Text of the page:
LODI, Calif. -- Lodi voters cast ballots in favor of raising city sales tax 1/2 cent. The ballot totaled 57 percent for and 43 percent against, with 6,103 yes votes to 4,619 no.

Those in favor of a Lodi sales tax said it's needed to fund city services. Those who oppose it said money raised will go to fund rising pension costs for city retirees.

"It's a very, very rare occurrence when a chamber of commerce weighs in 'yes' on a sales tax increase," said Pat Patrick, President/CEO, Lodi Chamber of Commerce.

The ballot measure calls for an increase of a half-cent sales tax. The current sales tax is 7.75 percent. The city says it will raise $5.4 million in annual revenue.

Backers of Measure L say the money will go towards hiring more police officers, increasing the staffing of the fire department, continuing or expanding Homelessness Intervention Programs, funding street repairs and maintenance of roads, improving parks and recreation areas and keeping the Lodi Public Library open at six days a week.

"We are to the point in Lodi that we have to protect property values, as well as our public safety," added Patrick.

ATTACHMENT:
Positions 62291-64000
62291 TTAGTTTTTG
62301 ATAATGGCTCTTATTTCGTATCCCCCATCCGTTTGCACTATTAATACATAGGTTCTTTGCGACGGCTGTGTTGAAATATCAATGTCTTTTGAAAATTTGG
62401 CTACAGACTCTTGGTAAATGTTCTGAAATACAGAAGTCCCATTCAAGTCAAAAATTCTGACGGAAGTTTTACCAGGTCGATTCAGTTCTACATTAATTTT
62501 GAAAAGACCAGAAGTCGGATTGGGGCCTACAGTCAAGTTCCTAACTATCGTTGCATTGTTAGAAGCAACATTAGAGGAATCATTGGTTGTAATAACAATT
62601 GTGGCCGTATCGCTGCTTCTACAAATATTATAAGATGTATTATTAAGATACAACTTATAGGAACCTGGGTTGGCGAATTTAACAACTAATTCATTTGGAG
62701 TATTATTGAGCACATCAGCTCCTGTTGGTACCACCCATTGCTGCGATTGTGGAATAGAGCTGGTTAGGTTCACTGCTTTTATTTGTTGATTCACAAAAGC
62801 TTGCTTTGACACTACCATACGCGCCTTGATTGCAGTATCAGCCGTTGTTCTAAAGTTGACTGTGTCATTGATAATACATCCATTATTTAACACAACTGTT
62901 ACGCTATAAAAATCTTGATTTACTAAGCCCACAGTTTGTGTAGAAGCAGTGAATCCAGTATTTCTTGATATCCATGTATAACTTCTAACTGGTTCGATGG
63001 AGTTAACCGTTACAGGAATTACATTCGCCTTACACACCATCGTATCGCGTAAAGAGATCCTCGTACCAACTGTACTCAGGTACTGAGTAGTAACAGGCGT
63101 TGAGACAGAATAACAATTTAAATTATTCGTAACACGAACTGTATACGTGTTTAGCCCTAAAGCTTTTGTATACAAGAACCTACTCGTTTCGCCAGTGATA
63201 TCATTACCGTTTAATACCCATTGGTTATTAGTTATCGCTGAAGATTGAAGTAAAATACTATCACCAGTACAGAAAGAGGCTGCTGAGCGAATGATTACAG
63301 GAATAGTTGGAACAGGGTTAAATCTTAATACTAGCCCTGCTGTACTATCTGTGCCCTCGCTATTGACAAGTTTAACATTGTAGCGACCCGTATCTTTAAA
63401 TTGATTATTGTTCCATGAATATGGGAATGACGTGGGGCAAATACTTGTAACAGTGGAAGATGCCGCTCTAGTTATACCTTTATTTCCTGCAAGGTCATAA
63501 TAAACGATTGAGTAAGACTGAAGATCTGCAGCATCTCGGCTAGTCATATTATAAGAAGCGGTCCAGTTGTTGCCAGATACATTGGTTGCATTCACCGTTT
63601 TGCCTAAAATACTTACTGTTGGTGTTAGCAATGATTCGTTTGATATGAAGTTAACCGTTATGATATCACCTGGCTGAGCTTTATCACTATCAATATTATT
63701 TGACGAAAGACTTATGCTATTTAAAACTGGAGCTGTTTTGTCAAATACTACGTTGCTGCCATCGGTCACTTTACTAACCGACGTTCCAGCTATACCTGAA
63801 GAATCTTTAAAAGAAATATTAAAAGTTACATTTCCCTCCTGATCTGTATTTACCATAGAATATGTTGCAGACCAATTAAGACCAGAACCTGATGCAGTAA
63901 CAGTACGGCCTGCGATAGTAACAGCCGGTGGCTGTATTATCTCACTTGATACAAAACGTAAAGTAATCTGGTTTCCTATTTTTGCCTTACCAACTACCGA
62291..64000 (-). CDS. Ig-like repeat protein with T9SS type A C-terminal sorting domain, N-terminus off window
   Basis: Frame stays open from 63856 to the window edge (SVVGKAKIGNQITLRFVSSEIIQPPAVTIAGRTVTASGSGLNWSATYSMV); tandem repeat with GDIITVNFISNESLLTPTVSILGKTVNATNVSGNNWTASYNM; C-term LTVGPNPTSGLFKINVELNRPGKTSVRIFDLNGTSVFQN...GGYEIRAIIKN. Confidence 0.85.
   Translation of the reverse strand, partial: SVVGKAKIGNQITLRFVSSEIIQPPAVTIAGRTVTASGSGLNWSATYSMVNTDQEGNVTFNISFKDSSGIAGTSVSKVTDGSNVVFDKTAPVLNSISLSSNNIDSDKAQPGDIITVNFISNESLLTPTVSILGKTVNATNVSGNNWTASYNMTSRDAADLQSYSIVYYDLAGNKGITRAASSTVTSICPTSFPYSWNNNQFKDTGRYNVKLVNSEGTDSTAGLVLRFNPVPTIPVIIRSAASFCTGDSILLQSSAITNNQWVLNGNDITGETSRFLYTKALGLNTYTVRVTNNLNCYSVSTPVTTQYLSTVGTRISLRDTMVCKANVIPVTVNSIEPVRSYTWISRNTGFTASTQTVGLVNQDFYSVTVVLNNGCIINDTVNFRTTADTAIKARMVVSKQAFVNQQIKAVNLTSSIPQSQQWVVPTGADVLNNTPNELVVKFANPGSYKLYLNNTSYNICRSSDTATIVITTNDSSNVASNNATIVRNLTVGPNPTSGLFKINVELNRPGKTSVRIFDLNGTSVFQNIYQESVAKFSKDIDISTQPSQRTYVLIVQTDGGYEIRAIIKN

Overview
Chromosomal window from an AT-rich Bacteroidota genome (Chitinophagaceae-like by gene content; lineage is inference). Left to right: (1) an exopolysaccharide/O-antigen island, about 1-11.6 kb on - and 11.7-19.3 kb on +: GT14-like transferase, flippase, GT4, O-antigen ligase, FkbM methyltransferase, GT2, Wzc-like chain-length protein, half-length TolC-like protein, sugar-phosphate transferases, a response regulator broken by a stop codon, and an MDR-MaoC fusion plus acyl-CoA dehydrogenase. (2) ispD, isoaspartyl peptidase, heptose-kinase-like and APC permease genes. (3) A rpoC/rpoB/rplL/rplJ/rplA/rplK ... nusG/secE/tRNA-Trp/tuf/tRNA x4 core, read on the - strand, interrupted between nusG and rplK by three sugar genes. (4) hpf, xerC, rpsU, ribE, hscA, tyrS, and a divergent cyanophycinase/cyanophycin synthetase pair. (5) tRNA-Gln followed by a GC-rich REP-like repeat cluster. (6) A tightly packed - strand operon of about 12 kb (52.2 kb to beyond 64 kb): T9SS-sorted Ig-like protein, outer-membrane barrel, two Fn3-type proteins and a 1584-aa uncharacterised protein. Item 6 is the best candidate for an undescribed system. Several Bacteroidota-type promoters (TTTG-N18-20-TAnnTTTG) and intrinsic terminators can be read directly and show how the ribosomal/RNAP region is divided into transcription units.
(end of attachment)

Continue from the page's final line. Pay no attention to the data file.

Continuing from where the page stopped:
Mike Carouba is a Lodi real estate broker who is the co-chair of the "Yes on Measure L" committee.

"Crime is up and the ability to fight crime and other services have been constrained. Resources are further depleted. It's become clear to the business community, I think broadly speaking, that this would be a good investment in Lodi," said Carouba.

Two years ago, voters defeated a quarter-cent sales tax measure on the ballot. The Chamber of Commerce, representing business owners, was against the sales tax then, but supports this latest version. However, those opposed paint a different picture of how the sales tax revenue will be used.

"It's pretty clear the money is just going to get spent for the pensions," said John Johnson, a Lodi businessman and financial analyst who is a treasurer for the "Committee Against Measure L."

"The story about more cops and more firefighters and more of anything just doesn't hold water. California has an unsustainable pension problem," Johnson said.

Johnson points to language in the ballot measure that does not specify how the money is to be spent and will go into the City of Lodi general fund.

The proposed ordinance language reads in part:

"This ordinance imposes a general sales tax that can be used for unrestricted general revenue purposes as specified in this ordinance. It is not a commitment to any specific project that may result in a potentially significant physical impact on the environment."

Continue the conversation with Kurt on Facebook.